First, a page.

In the second of a three-part feature, Jackson Ball discusses the evolving Disney Princess, next up is Beauty and the Beast…
If Feminist Theory can be used to read Snow White and the Seven Dwarfs as a straight-forward reflection of society at that time, then it stands to reason that future representations of female characters will grow more complex as women’s roles in society do so. This certainly seems to be the case with 1991’s Beauty and the Beast. The film was a massive success for Disney and, at least on the surface, appeared to usher in a new era of female characters with its central protagonist: Belle.
For Belle is, for all intents and purposes, a Disney Feminist. And Gaston is a Male Chauvinist Pig, the kind that would turn the women of any prime-time talk show audience into beasts themselves… The Beast is The New Man, the one who can transform himself from the hardened, muscle-bound, domineering man of the 80’s into the considerate, loving and self-sacrificing man of the 90’s. (Jefferds, S. 1995)
Jefferds describes Belle as a ‘Disney Feminist’, and in many ways this can be argued as true. Belle is well-read, thinks for herself and is discontented with the simple village life; in this way she could almost be seen as the opposite to Snow White. Belle differs even more from the stereotype when she repeatedly rejects the romantic advances of Gaston, who is clearly infatuated with her. Gaston is handsome, overtly-macho and becomes obsessed with Belle for her looks; all of which are traits he shares with Snow White’s ‘heroic’ Prince. Perhaps then, it is not a huge stretch of the imagination to speculate that Gaston could have hypothetically won the heart of Snow White had their paths crossed, and too the heart of Belle had she reflected the society of 1937, rather than 1991.
The differences between Belle and Snow White show a kind of progression in Disney’s animated heroines, which in turn reflects the progression of women’s roles in society. However, it appears that Disney’s ‘progression’ is only superficial, as further study reveals that the film retains Snow White’s ‘sexist’ core.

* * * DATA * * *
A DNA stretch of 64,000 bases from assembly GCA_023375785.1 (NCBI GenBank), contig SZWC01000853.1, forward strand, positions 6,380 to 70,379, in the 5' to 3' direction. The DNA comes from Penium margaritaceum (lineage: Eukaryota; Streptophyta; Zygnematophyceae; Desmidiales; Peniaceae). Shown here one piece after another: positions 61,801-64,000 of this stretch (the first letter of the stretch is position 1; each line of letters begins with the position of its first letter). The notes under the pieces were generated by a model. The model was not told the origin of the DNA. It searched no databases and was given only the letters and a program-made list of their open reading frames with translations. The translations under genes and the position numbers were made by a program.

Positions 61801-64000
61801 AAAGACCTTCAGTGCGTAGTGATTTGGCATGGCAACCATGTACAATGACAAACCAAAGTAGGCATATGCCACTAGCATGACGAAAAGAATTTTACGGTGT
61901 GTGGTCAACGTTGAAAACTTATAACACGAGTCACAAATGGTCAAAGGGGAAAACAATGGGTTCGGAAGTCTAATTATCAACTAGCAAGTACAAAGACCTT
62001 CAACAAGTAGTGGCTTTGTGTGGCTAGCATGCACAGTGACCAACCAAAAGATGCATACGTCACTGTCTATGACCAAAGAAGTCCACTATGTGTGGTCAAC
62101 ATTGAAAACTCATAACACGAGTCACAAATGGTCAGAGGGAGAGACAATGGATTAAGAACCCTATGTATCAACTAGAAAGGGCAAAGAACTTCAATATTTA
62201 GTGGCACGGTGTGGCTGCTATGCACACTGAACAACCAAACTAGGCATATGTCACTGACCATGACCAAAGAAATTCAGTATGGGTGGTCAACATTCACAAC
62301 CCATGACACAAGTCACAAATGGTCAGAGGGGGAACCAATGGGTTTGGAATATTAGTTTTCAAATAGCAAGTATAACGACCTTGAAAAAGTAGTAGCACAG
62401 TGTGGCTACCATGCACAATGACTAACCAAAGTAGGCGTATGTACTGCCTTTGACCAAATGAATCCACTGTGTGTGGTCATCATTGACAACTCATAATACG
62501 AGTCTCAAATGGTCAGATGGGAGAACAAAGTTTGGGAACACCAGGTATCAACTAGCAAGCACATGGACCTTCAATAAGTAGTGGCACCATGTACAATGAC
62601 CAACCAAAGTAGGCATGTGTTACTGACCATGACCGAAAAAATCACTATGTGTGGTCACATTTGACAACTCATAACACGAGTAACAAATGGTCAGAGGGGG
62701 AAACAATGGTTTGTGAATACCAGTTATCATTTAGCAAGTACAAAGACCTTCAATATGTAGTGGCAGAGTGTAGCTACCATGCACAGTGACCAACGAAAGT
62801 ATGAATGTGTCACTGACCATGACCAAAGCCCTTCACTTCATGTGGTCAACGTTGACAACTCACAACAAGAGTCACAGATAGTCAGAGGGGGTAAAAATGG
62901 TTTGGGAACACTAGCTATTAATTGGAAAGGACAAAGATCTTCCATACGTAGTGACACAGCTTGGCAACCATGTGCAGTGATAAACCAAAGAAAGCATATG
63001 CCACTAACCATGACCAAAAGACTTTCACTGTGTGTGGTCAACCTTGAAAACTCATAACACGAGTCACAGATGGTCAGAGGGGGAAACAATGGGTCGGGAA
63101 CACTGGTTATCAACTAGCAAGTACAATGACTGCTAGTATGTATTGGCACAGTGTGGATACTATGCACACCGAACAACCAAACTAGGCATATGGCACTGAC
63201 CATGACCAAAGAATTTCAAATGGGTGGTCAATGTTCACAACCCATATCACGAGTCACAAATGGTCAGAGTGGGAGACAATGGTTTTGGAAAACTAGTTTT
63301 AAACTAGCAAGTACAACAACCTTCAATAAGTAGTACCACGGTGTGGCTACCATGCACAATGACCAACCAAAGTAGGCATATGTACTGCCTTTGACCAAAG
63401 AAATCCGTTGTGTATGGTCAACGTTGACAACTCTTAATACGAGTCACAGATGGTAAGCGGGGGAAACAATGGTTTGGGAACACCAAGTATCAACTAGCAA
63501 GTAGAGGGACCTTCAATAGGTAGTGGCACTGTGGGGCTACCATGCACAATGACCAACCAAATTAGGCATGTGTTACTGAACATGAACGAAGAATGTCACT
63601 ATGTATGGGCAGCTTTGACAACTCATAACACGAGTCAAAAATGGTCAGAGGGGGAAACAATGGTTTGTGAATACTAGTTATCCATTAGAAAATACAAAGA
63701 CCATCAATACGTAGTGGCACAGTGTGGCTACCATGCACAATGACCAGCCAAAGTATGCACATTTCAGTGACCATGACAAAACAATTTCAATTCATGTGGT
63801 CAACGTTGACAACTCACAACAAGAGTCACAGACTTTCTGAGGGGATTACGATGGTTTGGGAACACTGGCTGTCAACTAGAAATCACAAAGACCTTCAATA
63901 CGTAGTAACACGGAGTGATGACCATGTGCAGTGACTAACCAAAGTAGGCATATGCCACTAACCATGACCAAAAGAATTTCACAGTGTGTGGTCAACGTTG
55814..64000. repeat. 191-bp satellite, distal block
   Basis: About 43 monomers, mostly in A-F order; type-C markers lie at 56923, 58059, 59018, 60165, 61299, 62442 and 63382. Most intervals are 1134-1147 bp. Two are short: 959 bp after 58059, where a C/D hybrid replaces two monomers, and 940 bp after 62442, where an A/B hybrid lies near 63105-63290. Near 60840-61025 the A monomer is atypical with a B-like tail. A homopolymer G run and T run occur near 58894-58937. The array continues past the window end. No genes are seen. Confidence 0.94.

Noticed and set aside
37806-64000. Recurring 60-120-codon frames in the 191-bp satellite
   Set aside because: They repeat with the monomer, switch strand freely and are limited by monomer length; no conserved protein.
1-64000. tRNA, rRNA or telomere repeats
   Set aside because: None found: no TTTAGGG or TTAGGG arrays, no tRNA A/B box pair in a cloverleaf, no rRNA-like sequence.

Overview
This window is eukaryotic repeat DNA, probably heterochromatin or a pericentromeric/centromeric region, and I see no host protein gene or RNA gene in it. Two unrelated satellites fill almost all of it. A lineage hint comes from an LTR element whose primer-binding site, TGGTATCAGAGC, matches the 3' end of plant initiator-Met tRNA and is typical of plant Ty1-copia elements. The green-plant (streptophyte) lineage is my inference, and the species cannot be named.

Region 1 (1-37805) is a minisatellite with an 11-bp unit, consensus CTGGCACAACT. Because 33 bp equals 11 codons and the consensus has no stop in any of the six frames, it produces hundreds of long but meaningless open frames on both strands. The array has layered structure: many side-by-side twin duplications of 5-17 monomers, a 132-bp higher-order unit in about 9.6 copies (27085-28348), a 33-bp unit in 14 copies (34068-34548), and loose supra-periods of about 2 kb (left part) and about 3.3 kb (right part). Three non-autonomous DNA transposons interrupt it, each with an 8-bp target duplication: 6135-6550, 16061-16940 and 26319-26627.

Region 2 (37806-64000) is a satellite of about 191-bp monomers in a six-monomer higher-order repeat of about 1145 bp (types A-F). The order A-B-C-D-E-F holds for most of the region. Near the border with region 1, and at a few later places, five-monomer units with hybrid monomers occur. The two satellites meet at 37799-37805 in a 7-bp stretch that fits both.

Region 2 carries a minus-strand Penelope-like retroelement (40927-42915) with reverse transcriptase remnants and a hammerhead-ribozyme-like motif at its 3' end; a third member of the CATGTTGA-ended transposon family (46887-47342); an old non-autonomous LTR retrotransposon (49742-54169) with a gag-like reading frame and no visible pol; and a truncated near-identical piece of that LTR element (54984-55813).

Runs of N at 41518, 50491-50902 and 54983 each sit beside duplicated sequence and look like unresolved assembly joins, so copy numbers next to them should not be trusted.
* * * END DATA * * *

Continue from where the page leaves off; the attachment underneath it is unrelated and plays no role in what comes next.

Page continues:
It is true that Belle does in fact reject a lot of the standard ’submissive princess’ traits: she is intelligent, assertive and she is not waiting around for her prince to rescue her. Despite this though, she still upholds one of the most prominent paradigms of the stereotype: physical beauty. Despite her many positive attributes, it is her beauty that the films other characters are drawn to. Gaston, the other villagers and the Beast are all drawn to her appearance first and foremost, showing that her beauty is what truly sets her apart from other characters. The importance placed on beauty shows that, in at least one way, no ‘progression’ has been made since Disney’s premier animated feature.
The studio attempted to respond to these [sexism] complaints when working on the character Belle in Beauty and the Beast, taking care to show her intelligence and independence, although the narrative still focuses on which man she will marry. (Griffin, S. 2000)
In addition to the emphasis on physical beauty, Griffin also argues that Beauty and the Beast’s basic narrative remains distinctively unchanged to that of Snow White and the Seven Dwarfs. For all her assertiveness and independence, Belle’s story is ultimately about how she meets her ideal man. This is precisely the issue raised by Zipes: a female characters narrative is being framed by a male discourse. There is clear evidence of this within the films plot. It may be that Belle is unlike her predecessors in that she is never waiting to be rescued by a man, but it later transpires that she is rescued all the same. Belle’s major goal at the film’s opening is to escape the repetitive life of the village and find adventure elsewhere, a goal that she finally reaches upon meeting (and eventually marrying) the Beast.
Check back tomorrow for part three…
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